Quality Assurance

Quality Assurance

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Is a planned and systematic set of activities directed at assessing and improving the merit or worth of a programme or project while also assuring compliance with given quality standards. It provides confidence to end-users that a product or service fulfils quality requirements.See also: Quality Control[1]

Toolkit.png General Guidelines for Quality Assurance

This toolkit aims to give you a general idea of what steps need to be taken for successful Quality Assurance. However, it is highly recommended to consult Quality Assurance experts when you are planning to undertake such a complex endeavor.


The PDSA model

The PDSA model, also known as the Shewhart cyclye is the most popular tool used to determine quality assurance.

Each letter represents a step in the quality assurance process:

Plan: Setting up clear, appropriate and measurable goals and objectives in terms of policies, procedures, tasks and human resources. When possible, start on a small scale to test possible effects.

Do: Implement the established procedures to ensure the achievement of goals and objectives.

Study: Monitor and evaluate the implemented process by checking the results against the predefined objectives

Act: Implement actions based on the evaluation results and if the results call for changes, apply them.

This is an iterative process which needs to be repeated throughout the life-cycle of a product or service.

Developing a Quality Assurance Plan

Step by Step

  • Form a team: you need a number of key professionals from different departments to work together with the quality monitoring department to develop the plan.
  • Set the objective: this contains expected project-results, quality goals, etc.
  • Determine all the required processes: Use different methods, tools, techniques and previous experience to anticipate potential problems that might occur during the project which might affect its performance.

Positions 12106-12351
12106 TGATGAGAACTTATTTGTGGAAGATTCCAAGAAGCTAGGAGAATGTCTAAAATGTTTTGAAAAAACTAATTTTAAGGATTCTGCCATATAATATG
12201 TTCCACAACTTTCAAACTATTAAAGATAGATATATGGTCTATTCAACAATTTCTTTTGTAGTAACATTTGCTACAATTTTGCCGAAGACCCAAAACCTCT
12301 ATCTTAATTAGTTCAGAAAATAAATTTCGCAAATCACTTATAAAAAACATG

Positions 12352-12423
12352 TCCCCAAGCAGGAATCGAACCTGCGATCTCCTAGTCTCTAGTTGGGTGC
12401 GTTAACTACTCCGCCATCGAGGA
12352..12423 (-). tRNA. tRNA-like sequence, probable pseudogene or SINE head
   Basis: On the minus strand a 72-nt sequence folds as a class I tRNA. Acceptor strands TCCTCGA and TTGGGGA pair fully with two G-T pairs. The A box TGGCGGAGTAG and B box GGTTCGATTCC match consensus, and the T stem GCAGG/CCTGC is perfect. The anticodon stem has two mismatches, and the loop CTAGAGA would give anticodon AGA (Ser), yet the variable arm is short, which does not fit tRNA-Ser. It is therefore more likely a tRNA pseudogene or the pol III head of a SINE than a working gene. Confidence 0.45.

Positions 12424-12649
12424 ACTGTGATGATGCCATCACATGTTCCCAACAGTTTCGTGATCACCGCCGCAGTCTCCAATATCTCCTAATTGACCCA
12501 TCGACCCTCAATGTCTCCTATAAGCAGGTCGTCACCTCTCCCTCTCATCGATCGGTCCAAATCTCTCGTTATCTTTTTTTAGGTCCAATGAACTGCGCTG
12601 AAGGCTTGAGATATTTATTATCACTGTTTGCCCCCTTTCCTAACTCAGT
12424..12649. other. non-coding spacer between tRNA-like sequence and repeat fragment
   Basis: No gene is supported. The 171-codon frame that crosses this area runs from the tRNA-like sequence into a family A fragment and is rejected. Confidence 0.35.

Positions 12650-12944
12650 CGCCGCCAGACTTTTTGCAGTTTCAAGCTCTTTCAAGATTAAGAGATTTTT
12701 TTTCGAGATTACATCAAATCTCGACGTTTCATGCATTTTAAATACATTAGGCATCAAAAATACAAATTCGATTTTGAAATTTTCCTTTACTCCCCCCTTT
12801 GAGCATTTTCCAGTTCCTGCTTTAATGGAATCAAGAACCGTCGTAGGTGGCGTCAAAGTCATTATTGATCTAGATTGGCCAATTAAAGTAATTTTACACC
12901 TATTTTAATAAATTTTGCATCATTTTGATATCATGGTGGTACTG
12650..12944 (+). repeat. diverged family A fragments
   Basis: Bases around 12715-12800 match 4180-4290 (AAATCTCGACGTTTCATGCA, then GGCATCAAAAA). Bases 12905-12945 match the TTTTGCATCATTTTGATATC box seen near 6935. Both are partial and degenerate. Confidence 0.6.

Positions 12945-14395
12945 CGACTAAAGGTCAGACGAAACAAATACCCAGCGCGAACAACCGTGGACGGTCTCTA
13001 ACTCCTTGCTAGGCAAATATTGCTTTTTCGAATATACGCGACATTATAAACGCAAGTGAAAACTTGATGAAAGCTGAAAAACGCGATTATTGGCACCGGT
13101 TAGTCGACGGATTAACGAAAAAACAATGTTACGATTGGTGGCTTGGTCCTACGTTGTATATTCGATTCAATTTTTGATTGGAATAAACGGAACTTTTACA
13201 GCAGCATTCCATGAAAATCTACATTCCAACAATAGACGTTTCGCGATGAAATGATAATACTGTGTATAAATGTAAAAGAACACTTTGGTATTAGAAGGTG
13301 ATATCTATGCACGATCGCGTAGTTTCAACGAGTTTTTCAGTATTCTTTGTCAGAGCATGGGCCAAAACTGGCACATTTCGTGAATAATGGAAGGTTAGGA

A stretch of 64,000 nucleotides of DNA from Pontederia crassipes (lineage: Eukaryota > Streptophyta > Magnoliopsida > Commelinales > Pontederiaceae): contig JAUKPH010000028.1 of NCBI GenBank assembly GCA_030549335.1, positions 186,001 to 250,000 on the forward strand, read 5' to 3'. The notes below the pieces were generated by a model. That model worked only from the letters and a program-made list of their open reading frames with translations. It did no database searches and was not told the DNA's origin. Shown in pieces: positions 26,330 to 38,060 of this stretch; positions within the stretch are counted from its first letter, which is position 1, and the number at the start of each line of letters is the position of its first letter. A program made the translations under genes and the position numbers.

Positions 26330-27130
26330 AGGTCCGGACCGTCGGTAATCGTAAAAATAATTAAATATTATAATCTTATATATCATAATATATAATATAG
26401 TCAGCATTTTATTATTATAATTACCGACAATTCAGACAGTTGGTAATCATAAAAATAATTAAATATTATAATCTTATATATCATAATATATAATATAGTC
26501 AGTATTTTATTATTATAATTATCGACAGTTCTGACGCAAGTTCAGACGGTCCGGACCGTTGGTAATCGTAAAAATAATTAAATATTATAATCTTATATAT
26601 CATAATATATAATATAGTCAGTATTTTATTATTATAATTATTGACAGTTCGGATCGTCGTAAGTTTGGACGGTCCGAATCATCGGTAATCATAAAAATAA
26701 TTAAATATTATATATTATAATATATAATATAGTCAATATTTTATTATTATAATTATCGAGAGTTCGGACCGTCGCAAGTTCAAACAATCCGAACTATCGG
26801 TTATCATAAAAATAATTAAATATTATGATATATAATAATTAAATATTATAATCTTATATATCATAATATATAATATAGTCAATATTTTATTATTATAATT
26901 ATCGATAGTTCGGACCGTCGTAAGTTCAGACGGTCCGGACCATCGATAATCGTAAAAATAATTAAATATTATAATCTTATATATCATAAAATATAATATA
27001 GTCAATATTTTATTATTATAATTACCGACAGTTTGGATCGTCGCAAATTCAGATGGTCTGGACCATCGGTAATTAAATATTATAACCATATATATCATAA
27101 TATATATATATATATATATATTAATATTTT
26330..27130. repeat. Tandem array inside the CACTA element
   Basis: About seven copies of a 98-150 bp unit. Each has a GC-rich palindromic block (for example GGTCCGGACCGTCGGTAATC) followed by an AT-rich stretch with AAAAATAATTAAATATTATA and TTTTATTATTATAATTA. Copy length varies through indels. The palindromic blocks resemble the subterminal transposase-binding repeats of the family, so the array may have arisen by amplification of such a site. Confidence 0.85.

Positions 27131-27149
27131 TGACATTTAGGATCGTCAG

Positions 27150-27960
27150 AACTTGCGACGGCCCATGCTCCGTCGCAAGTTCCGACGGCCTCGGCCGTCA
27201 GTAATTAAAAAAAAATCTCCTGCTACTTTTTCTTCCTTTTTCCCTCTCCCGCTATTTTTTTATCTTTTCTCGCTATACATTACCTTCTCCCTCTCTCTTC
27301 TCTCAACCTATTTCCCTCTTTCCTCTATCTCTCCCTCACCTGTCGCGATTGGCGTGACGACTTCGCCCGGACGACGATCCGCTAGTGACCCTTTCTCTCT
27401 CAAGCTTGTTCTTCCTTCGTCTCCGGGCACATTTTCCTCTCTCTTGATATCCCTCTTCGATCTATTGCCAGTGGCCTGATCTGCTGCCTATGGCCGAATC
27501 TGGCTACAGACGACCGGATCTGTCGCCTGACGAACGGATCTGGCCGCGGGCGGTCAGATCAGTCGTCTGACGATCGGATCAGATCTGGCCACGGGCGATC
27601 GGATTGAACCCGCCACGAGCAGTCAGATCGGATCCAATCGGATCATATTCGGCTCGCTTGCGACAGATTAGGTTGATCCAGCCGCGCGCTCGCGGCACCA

• Plan quality control activities: the plan should explain clearly and in detail all kinds of investigations and testing that should be conducted at the different stages of the project. The plan should also contain the frequency and dates of these inspections. Make sure that the plan contains the quality standards to be followed and the criteria for the selection of samples.
  • Plan for the resources required: this list should contain all the equipment necessary during the process.
  • Submit for feedback and approval: discuss the plan with management and concerned personnel. The final plan has to be released to all key personnel and its implementation should be continuously monitored.

Implementation (the three-stage process)

There are different approaches to Quality Assurance, but in general they follow this three-stage process

  1. Self-assessment
  2. External review
  3. Decision-making and reporting the outcome

Guiding principles

  • “Fit for purpose”: the product or service should be aligned with the intended purpose
  • “Right first time”: mistakes should be eliminated
  • Institution wide thinking
  • Involvement of all the staff in both assessment and improvement
  • Self-assessors should look beyond self
  • Train staff members to be able to perform the needed tasks in QA
  • Be objective [2]

Job Aid

Pdf.png General Guidelines for Quality Assurance


  1. Willians Bob in Mathison, Sandra. Encyclopaedia of Evaluation, pp 350, Ed. University of British Columbia. Thousand Oaks, CA: Sage Publications, 2005. Office of Internal Oversight Services (OIOS). Monitoring, Evaluation and Consulting Division, 2006.
  2. www.unesdoc.unesco.org (24 November 2011), www.col.org (24 November 2011), [1] (24 November 2011), [ http://en.wikipedia.org/wiki/Quality_assurance en.wikipedia.org] (24 November 2011), www.who.int (24 November 2011), www.transfieldservices.com (24 November 2011), c2.com (24 November 2011)